Effects of Radiation to the Growth and Development of Zea Mays

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Effect of Ionizing Radiation on the Germination, Growth and Development of Corn (Zea mays L.)

Alexis A. Parco
BIO30 Group 1 Sec. A-6L

September 27, 2012


Corn seeds pre-exposed to 10, 30, and 50 kiloRads (kR) of radiation were grown in plots for almost 7 weeks. Four different setups – 10kR, 30kR, 50kR and the control, each with 10 corn seeds initially planted – were observed three times a week (during Mondays, Wednesdays and Fridays), and the height of each growing corn was measured (in cm) together with the germination rate (%Germination). The results obtained showed that the growth of the corn in terms of height and the percent of germination in corns were generally inversely related to the amount of radiation they were exposed to. Though the final average height computed showed 28.4 for the 10kR setup and only 24.65 in the controlled, it can be referred to the table that the average height and the germination rate of the latter were the greatest among the others’, in general. Referring to the data from the 17th of August and 3rd of September, for instance, it can be seen that the average height for the 10kR treated corn were 10.16 and 29.3, respectively, those of the 30kR were 4.064 and 0, while those for the control setup 13.208 and 40.4. On the other hand, the 50kR corns exhibited noticeable late sprouting and early death with an average height of 0 during the last day of observation. It has obtained the least height and germination rate in the overall. Hence, increasing the exposure of corn to radiation interferes with its growth and at the same time decreases the germination rate of such a plant by means of inducing the process of mutation.

Mutations are changes in the genetic information of the cell (or even a virus) which hold responsible for the very large diversity of genes found among organisms. It is the ultimate source of new genes.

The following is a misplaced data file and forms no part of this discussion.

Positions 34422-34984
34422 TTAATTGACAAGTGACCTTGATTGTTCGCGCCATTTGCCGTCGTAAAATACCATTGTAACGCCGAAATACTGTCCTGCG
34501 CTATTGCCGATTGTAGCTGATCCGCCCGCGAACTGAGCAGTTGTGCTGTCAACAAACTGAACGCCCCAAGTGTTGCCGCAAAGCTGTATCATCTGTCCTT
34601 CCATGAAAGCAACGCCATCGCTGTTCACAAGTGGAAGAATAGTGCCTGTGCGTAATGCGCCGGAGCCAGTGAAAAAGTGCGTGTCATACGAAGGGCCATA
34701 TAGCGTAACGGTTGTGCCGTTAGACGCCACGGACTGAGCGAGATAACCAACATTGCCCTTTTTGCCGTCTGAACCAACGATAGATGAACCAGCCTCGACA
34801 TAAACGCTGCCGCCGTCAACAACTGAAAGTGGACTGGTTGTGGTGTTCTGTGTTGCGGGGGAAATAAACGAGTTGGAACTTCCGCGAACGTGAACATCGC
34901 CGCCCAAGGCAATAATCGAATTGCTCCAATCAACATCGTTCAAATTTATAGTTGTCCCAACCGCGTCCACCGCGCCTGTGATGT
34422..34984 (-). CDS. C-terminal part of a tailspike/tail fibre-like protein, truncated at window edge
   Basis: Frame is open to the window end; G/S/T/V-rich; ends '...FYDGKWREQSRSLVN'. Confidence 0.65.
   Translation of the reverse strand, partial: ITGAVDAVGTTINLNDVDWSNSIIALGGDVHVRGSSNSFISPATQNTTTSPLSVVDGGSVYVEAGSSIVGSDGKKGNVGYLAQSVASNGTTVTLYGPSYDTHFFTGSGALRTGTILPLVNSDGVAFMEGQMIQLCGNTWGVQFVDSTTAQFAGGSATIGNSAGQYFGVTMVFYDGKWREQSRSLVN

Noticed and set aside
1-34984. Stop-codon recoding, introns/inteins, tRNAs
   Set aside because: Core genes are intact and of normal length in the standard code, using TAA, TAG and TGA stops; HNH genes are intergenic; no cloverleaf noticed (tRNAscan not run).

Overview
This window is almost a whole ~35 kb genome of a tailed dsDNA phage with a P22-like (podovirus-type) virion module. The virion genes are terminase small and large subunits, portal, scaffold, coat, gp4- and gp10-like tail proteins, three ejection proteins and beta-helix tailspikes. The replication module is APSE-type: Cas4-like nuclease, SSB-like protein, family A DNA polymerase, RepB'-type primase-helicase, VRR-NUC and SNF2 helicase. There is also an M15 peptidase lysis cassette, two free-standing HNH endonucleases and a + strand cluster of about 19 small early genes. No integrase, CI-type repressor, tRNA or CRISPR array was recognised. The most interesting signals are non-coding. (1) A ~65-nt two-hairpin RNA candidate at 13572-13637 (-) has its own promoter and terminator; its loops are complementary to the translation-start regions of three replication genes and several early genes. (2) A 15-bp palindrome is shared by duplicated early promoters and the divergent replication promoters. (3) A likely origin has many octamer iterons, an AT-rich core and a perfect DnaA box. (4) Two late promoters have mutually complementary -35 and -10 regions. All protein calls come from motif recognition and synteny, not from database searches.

The existence of mutations can be accounted for several ways. Though rarely occurring, errors during the DNA replication process or recombination can lead to changes such as deletions, insertions, base-pair substitutions, as well as to mutations affecting the longer stretches of DNA. For instance, if a wrong base is added to the accumulating chain during the replication process, that base will surely be mismatched with the corresponding base on the opposite strand. Certain systems will then be responsible for repairing such errors. Otherwise, the incorrect base will further be used as a template in the next round of the mentioned process, resulting in a mutation. These mutations are called spontaneous mutations. Considering the estimates made by experts to the rate of mutation during DNA replication for both E. coli and eukaryotes, the numbers turned out to be similar. That is, about one nucleotide in every 1010 is altered, and the change is passed in to the next generation of cells.

A number of physical and chemical agents, called mutagens, interact with DNA in ways that cause mutations. Upon H. Muller’s discovery that X-ray caused genetic changes in fruit flies, is the recognition of the hazard of such a discovery. That is, X-ray and other forms of high-energy radiation pose hazards to the genetic material of not only the laboratory specimens but also to people. Mutagenic radiation includes physical agents such as the ultraviolet (UV) light, which cause disruptive thymine dimers in the DNA. Chemical agents or chemical mutagens such as those which interfere with the correct DNA replication by inserting themselves into the DNA causing distortion to the double helix are also included (Campbell, et al,. 2007).

The chemical basis of radiation damage is classified as that of the ionizing radiation. There is a possibility that electron from atoms and molecules in the path of gamma particles or rays be removed thus, leading to the formation of ions and the short-lived but highly reactive radicals. In the case of the corn, water radicals...
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